New Delhi, Nov. 7: The decision whether to send central forces to Nandigram rests with the Prime Minister’s Office.
Sources quoted Union home minister Shivraj Patil as saying he could not spare any battalion of the Central Reserve Police Force. Not only were all the 191 battalions committed, the situation in Nandigram did not warrant deployment of the CRPF, they added.
Bengal chief minister Buddhadeb Bhattacharjee has asked for the CRPF to be sent.
“It is a law and order situation and the state forces should be in a position to handle it. Only if the situation goes beyond the state’s control do the central forces need to step in. But because of the sensitivity of the case and the present political scenario, it has been left to the PMO to decide,” a senior home ministry official said.
It was not possible to pull out personnel from their present positions since the borders are vulnerable following the declaration of emergency in Pakistan, the sources said.
“Although the Border Security Force is guarding the peripheries of the country, the CRPF is the mainstay of internal security in Jammu and Kashmir and the Northeast,” the official said. “We had pulled out some CRPF companies (each has about 125 personnel) from Tinsukia and suffered reverses. We have to be very careful.”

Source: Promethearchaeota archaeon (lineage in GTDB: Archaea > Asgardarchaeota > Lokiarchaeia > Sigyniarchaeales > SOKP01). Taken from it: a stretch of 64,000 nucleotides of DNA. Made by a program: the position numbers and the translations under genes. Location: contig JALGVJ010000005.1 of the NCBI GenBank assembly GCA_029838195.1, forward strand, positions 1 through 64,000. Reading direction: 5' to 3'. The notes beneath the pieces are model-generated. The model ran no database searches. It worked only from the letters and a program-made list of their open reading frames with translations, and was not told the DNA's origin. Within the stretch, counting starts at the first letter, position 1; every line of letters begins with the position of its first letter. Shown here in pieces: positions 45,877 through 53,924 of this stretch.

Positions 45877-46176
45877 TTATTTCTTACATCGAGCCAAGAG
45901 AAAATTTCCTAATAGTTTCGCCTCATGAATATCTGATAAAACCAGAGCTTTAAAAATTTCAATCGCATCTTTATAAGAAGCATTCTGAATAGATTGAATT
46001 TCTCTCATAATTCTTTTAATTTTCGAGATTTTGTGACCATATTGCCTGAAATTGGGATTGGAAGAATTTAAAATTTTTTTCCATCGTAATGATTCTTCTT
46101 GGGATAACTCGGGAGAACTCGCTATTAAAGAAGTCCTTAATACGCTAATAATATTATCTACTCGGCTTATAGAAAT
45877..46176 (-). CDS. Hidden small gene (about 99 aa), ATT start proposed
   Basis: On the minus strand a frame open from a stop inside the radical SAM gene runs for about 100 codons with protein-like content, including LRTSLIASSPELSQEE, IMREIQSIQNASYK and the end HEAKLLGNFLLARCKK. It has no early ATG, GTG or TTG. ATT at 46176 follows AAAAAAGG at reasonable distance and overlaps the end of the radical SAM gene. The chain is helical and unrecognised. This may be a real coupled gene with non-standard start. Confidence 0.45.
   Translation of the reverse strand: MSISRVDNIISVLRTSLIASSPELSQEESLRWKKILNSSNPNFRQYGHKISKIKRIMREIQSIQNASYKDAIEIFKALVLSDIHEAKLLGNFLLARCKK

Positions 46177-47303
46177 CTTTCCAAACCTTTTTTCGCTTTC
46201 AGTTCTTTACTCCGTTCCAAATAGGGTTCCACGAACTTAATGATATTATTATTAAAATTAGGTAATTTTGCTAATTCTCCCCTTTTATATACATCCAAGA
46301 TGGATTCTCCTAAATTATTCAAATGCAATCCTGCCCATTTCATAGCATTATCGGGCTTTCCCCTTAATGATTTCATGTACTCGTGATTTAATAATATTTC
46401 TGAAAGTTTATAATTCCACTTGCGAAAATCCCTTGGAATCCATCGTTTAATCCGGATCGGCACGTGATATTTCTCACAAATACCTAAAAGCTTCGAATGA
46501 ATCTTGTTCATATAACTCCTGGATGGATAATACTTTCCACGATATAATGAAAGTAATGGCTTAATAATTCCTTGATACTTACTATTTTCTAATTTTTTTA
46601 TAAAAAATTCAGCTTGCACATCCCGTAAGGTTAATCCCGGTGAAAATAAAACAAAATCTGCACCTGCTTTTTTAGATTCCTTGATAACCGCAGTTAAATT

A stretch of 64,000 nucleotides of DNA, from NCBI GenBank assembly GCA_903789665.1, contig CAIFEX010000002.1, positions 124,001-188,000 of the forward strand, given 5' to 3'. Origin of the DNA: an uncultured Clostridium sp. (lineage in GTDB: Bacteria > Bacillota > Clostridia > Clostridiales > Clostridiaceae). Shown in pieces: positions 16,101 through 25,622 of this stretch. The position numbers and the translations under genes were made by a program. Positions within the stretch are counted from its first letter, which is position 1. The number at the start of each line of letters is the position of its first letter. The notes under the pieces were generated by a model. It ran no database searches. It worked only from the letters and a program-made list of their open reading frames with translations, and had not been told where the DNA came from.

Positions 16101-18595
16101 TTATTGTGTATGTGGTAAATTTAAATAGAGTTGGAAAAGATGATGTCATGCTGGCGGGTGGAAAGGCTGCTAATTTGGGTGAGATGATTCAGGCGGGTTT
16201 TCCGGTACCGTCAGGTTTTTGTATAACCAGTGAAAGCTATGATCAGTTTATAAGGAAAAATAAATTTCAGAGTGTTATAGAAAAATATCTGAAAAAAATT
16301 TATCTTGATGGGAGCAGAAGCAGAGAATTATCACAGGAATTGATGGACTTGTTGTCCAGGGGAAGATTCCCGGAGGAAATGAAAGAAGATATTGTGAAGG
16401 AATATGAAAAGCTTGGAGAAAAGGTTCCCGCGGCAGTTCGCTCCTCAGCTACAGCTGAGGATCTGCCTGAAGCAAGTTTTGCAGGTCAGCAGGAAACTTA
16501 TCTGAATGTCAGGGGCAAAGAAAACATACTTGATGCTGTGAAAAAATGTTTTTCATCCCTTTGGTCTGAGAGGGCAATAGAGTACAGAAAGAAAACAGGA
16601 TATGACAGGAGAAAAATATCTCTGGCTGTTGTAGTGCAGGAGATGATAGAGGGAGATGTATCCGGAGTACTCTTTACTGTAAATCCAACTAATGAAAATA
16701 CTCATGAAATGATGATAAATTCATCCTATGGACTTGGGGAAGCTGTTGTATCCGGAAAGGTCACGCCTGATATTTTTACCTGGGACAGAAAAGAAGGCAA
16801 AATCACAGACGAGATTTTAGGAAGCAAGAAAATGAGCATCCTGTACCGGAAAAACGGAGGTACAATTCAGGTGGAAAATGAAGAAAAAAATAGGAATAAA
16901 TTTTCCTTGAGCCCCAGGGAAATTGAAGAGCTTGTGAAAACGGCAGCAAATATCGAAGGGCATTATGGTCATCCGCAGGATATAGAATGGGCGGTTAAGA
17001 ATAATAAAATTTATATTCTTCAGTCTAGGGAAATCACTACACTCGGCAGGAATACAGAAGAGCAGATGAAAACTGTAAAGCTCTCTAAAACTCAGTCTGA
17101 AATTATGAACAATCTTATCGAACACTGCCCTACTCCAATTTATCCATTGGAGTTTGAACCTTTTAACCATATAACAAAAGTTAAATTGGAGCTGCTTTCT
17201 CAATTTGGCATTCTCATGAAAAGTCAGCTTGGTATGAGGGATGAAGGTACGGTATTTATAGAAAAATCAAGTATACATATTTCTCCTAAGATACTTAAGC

All the CRPF battalions are committed at present. Other than Jammu and Kashmir, the Northeast and Naxalite-affected areas, especially in Chhattisgarh, the force polices Rashtrapati Bhavan, Parliament and the remaining seats of power.
CRPF director-general S.I.S. Ahmad had said last week that it was not possible to withdraw personnel from most places, especially Jammu and Kashmir.
The sanctioned strength of the CRPF is 201 battalions, but 10 are still under training.
Skilful jugglery of personnel will be required even to send forces to Himachal Pradesh and Gujarat for the elections later this year.
“Fortunately, there is no need to pull out many battalions for Himachal. The CRPF will move into the state around November 20. We are hoping two to three battalions will be sufficient,” an official said.
Gujarat would be different. “The Election Commission has already told the home ministry the CRPF should spare around 10 battalions. If the CRPF cannot spare so many battalions, the commission has also given the option of using State Armed Police (SAP) personnel from other states,” the official added.
The central forces guard polling stations and protect voters and polling personnel. They are needed to secure strongrooms where the electronic voting machines are stored and at counting centres. The forces are sometimes also deployed in advance for area domination.
With inputs from Nishit Dholabhai